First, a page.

Connect

Member Research and Reports

Member Research and Reports

Maryland Research Finds that Family, Workplace Networks Influence Condom Use by Older Female Sex Workers in China

A study by researchers in the University of Maryland School of Public Health found that family and workplace networks influenced the use of condoms by female sex workers (FSWs) aged 35 years and older in China.

SexWorkerInterview

Published in the Journal of Sex Research, the study included in-depth interviews with 63 older FSWs and six focus group interviews with pimps and owners of roadside salons and hotels in three Chinese cities to determine network factors that influence condom use. Previous research in 2011 found that 21 percent of those newly infected with HIV in China were 50 years or older, up from 2 percent in 2000. The majority of older adults with HIV or STIs reported commercial sex with older FSWs.

“Older female sex workers are extremely vulnerable to acquiring and transmitting HIV,” said Dr. Hongjie Liu, study author and associate professor of epidemiology and biostatistics. “The financial responsibility of raising children, social isolation, and client refusal all deter older female sex workers from using condoms.”

Within family networks, defined as relationships with husbands and children, older female sex workers’ relationships with their children negatively influenced condom use, as financial hardship and family responsibility motivated them to engage in more risky sexual behavior to earn money.

In regards to workplace networks, researchers examined the influence of clientele; coworkers/sex worker peers; and pimps, venue owners and bosses on the use of condoms by older FSWs.

Researchers found that clients’ preferences deter the use of condoms by older FSWs, as competition for clients reduces negotiation power. Additionally, older FSWs’ clients tend to be rural-to-urban migrant workers and old men, populations that generally have low support for condom use.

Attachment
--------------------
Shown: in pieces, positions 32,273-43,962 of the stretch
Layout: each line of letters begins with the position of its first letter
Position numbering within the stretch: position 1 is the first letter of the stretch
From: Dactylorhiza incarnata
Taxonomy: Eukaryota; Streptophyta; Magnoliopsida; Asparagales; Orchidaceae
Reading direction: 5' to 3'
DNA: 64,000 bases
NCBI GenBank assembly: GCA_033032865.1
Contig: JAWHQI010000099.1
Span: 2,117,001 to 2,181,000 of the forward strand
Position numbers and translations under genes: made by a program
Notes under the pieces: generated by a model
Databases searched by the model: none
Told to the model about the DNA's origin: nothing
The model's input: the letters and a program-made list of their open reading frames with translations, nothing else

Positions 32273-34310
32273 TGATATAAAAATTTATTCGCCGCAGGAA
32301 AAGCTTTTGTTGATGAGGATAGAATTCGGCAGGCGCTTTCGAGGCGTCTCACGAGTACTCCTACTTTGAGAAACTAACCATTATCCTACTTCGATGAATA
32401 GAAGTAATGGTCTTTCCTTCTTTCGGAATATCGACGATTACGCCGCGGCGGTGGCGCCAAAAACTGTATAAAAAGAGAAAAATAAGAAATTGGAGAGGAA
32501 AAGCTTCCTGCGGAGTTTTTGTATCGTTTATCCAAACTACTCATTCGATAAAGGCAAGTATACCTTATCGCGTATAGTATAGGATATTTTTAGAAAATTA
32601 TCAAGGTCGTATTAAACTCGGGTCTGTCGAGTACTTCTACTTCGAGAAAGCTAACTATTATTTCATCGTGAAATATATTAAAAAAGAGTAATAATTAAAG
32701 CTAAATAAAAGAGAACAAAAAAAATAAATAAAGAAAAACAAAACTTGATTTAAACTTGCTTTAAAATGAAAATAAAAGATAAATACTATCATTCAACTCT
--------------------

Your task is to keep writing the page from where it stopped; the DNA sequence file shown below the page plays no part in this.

Sex workers who did not live with their families tended to have frequent contact with FSW peers, which increased informational, tangible, and emotional support for condom use. Peer support ranged from safe sex education to buying condoms in bulk at lower prices. Conversely, socially isolated older FSWs, who frequently hid their work from their families, lacked social support from their peers to use condoms.

Older FSWs’ relationships with pimps, venue owners, and bosses had a mixed influence on condom use. While pimps and owners generally held a supportive attitude toward condom use, financial incentives to retain clients counterbalanced that attitude. They did, however, support free HIV/STI prevention activities for FSWs provided through local government health agencies.

In this study, the mean age of sex workers was 42 years old, and the mean age they started sex work was 38 years old. Older female sex workers frequently begin sex work after being laid off, divorced, or migrating from rural to urban areas, in contrast to research on young FSWs in China, who tend to quit sex work in their 30s after earning enough money to start a private business, such as a beauty salon, a shop for selling clothes, or a small restaurant.

Research on network-based factors that influence safe sex behaviors among older FSWs is important to shape effective HIV-prevention activities.

Journal article: http://www.ncbi.nlm.nih.gov/pubmed/25411685